On Monday night, Kloots shared that she had an “outburst” as the 41-year-old Broadway star spent his 89th day in the intensive care unit, writing in a lengthy note on her Instagram Stories: “I had a hard day today. I cried all day basically.”

In the post, the fitness instructor — who shares 12-month-old son Elvis Eduardo with Cordero — revealed that she even started questioning her faith during her breakdown.

“I got mad today too. I got mad at God. I’m praying and I have people all over the world praying. I said to my mom and dad, ‘Why can’t He throw us a bone. I’m sorry but I’m mad at him,’ ” she wrote. “I felt bad right after my outburst, but it needed to come out.”

amanda kloots/instagram

RELATED: Nick Cordero’s

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An economist who collected coronavirus data from 841 childcare centers explains how parents should decide whether to send kids back to school

reopening schools
reopening schools

Getty

  • As cities start opening up, parents face the tough decision of whether to send children who’ve been stuck at home for months to daycare, or school. 

  • To help parents with that decision, Emily Oster, an economist, collected coronavirus data from childcare centers that have stayed open during the pandemic. 

  • The data pointed to low transmission rates among both children and staff.

  • Still, Oster acknowledged that the childcare decision is a personal one and that there are “no easy answers.”

  • Visit Insider’s homepage for more stories.

Since the pandemic hit, Emily Oster — an economist who’s authored two books on parenting and pregnancy— has been using available data to respond to families’ pressing concerns about the coronavirus. She’s touched on topics like how to safely visit grandparents and the risks the virus poses in pregnant women.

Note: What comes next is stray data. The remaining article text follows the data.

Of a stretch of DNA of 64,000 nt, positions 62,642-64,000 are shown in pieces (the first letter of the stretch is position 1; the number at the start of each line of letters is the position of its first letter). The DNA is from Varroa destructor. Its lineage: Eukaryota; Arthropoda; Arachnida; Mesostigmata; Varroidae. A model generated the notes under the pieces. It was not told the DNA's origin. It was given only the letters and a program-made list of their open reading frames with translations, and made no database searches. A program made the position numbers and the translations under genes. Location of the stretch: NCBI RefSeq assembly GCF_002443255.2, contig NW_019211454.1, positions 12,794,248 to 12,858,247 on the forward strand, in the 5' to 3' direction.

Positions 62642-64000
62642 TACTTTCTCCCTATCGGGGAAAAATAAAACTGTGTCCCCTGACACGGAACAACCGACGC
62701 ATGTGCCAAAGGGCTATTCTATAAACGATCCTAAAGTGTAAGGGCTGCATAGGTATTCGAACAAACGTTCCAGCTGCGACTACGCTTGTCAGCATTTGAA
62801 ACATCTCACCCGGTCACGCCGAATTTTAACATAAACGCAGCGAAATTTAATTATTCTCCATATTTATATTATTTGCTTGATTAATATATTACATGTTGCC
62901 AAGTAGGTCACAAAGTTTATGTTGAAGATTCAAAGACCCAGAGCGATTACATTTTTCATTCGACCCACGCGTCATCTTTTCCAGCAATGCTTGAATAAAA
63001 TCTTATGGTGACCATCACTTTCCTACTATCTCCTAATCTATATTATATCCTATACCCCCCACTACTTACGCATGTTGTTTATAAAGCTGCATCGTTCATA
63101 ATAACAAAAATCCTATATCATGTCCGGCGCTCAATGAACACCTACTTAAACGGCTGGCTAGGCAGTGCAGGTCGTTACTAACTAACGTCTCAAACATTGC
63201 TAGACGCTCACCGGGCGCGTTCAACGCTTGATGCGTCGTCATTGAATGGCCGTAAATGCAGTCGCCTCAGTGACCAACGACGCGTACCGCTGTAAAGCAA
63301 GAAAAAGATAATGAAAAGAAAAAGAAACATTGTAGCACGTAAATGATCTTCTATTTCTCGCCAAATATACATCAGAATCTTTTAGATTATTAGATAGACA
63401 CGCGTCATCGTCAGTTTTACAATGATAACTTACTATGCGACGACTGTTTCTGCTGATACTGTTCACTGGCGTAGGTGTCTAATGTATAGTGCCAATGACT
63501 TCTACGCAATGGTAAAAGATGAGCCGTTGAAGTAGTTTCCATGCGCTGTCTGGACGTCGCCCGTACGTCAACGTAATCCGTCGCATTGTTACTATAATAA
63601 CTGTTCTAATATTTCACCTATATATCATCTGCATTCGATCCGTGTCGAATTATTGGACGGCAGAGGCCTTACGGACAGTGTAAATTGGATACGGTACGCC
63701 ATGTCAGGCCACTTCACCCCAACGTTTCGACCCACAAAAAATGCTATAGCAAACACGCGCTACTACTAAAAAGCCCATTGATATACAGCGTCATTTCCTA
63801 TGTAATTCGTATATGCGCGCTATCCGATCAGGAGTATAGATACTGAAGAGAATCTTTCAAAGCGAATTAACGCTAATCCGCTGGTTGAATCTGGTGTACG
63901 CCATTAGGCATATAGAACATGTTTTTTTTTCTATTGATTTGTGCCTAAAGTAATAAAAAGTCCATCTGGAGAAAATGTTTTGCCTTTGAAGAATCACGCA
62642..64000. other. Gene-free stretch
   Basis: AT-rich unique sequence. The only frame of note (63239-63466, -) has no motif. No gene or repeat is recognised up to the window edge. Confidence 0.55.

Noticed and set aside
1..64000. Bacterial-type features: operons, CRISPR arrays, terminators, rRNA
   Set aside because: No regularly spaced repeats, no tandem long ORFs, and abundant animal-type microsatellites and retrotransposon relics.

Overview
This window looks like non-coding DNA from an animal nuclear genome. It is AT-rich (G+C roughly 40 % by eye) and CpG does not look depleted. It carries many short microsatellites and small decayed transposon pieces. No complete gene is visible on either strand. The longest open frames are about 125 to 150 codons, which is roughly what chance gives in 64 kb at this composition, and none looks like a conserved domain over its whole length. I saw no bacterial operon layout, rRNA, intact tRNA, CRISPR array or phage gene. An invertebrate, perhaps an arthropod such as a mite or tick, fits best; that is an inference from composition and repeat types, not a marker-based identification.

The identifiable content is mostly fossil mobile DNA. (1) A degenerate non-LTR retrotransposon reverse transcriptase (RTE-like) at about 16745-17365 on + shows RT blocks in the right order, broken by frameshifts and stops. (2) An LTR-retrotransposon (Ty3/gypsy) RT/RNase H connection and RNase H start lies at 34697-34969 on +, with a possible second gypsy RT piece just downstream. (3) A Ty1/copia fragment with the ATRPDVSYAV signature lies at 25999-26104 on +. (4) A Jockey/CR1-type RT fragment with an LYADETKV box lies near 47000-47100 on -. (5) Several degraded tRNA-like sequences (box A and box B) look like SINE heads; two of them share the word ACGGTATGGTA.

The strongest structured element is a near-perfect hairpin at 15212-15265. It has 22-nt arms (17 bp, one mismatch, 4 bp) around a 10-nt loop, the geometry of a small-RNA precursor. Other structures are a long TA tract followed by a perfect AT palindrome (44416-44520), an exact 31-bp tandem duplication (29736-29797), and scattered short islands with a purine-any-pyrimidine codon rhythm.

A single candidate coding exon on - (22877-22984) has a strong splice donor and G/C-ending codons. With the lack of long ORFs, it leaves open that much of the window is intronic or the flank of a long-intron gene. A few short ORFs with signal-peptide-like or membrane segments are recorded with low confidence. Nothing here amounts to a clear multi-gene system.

Lately, Oster’s received an outpouring of questions from parents about whether to

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Toronto moves motion to make masks mandatory in city, but Ontario-wide rule yet to come

Yahoo News Canada is committed to providing our readers with the most accurate and recent information on all things coronavirus. We know things change quickly, including some possible information in this story. For the latest on COVID-19, we encourage our readers to consult online resources like Canada’s public health website, World Health Organization, as well as our own Yahoo Canada homepage.

As cases of COVID-19 continue to spread around the world, Canadians seem to be increasingly concerned about their health and safety

Currently, there are more than 102,000 confirmed coronavirus cases in Canada and more than 8,500 deaths.

Check back for the latest updates on the coronavirus outbreak in Canada.

For a full archive of the first month of the pandemic, please check our archive of events.

June 30

2:00 p.m.: More mask rules to come in effect in Canada

As the City of Toronto awaits a

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Chris Silverwood expecting ‘hard cricket’ as England take on each other with Test places at stake

Deputising England captain Ben Stokes and his temporary vice-captain Jos Buttler will lead two teams in an intra-squad match to be played at the Ageas Bowl as preparation for the first Test against West Indies.

The two-innings match, which begins on Wednesday and will last three days will feature 27 of the 30-man group currently living and training at the biosecure ground and provide the first bit of competitive action any English cricket has had this summer. It will also be available to watch online via ecb.co.uk.